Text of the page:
– If there had been fifty divisions on it, that would not alter the facts. Senator Playford is too old a parliamentarian not to know that the object of the recommittal of a Bill is to secure the re-discussion of a proposal, with the advantage of fresh con- siderations of the question involved. No one can deny that the amendment to which exception is taken deals with a very important matter. I know of nothing in the Bill which more strongly invites con.sideration from every point of view. Without going into the matter as fully as we might more appropriately do in Committee, I may ask whether the amendment is an improvement on the Bill, or imposes a condition which ought to attach to the copyright granted to newspaper proprietors in respect of cabled news? Is it a vital matter? My honorable friends who are in favour of the recommittal of the Bill think that it is. I agree with them in thinking that it is an exceedingly drastic and important amendment from any point of view, .and is one which ought not to be introduced into this Bill. Nothing can be more fittingly the subject of copyright than news cabled from all parts of the world at great expense, and collected by a skilled staff of men. The men who collect this news require not only to be skilled, but to be possessed of diplomatic gifts of a very high order. No one knows better than does Senator Higgs, who has had great experience in connexion with journalism, that the collection, sifting, arrangement, and condensation of news of this kind, require as high qualifications probably as are required in any department of journalism. If one newspaper proprietor, “off his own bat” and out of his own pocket, goes to the expense of getting this news by the employment of a staff of men on the other side of the world, no one can doubt that he would be entitled to copyright. Would any one contend that he should be compelled by law to supply that news to the proprietors of other newspapers at substantially the same price as he has paid for it ? Will any one contend that he should be compelled to share that news at a price fixed without his consent, by a Minister, under an . Act of Parliament, with other newspaper proprietors, who have not the same amount of enterprise, and are unable to command the same skill ? What difference does it make if three or four newspaper proprietors constitute a partnership in getting this news ?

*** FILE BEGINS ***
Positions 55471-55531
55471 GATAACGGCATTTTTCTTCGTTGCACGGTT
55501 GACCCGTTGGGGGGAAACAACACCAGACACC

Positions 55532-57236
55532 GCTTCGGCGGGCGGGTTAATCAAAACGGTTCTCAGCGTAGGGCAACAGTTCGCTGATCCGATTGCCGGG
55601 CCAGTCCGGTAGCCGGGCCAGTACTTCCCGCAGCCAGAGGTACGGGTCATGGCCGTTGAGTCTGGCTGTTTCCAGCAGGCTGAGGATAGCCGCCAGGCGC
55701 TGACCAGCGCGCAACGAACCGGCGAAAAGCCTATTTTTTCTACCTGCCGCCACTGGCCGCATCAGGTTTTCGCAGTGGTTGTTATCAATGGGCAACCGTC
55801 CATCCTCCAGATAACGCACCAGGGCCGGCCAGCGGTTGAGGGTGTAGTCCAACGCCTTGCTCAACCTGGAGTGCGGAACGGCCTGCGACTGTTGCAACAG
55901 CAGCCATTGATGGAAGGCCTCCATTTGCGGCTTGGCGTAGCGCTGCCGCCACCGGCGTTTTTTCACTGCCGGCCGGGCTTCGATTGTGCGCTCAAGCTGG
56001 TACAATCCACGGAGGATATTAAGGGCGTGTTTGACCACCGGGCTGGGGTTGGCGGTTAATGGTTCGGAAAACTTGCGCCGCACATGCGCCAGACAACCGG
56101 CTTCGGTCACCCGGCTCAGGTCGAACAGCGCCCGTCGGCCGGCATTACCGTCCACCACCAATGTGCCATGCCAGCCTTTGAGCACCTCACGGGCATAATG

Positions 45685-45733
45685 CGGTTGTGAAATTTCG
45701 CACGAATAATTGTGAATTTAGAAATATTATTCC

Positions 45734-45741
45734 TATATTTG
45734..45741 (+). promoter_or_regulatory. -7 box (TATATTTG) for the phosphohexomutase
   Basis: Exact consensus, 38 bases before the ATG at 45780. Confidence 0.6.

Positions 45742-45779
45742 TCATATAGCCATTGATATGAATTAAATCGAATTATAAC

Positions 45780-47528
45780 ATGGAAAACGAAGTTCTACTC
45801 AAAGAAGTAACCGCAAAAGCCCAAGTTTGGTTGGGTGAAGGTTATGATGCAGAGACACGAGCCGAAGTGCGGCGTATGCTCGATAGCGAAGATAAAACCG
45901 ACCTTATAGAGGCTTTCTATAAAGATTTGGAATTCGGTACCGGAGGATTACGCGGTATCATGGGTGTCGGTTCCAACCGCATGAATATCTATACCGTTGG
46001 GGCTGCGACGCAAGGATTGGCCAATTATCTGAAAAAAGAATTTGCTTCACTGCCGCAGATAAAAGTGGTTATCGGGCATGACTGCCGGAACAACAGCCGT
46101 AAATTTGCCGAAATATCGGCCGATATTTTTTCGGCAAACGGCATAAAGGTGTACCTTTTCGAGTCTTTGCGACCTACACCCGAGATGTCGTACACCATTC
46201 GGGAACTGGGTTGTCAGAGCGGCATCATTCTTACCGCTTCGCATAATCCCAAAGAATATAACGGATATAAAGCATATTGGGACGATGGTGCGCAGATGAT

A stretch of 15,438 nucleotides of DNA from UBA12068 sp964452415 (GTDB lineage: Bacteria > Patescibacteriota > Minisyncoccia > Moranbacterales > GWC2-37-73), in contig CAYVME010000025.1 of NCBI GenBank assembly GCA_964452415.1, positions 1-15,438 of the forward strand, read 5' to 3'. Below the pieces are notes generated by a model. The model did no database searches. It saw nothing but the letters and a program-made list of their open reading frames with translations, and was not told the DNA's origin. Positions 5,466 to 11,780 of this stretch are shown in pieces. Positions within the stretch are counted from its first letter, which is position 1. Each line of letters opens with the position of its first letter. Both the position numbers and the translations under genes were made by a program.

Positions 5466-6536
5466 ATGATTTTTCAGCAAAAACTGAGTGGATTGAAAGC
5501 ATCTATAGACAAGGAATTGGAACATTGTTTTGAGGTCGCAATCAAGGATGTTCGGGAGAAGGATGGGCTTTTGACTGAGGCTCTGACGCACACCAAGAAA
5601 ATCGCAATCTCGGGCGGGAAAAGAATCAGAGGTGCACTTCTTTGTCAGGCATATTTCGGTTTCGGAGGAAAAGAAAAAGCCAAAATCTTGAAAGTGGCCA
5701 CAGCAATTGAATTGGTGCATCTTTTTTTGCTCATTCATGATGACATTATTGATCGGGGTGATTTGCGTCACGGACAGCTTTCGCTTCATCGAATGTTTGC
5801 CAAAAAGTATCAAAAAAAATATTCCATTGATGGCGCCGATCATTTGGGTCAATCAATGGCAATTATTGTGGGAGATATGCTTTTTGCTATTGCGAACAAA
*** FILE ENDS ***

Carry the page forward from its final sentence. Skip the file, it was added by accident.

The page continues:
– It makes all the difference. .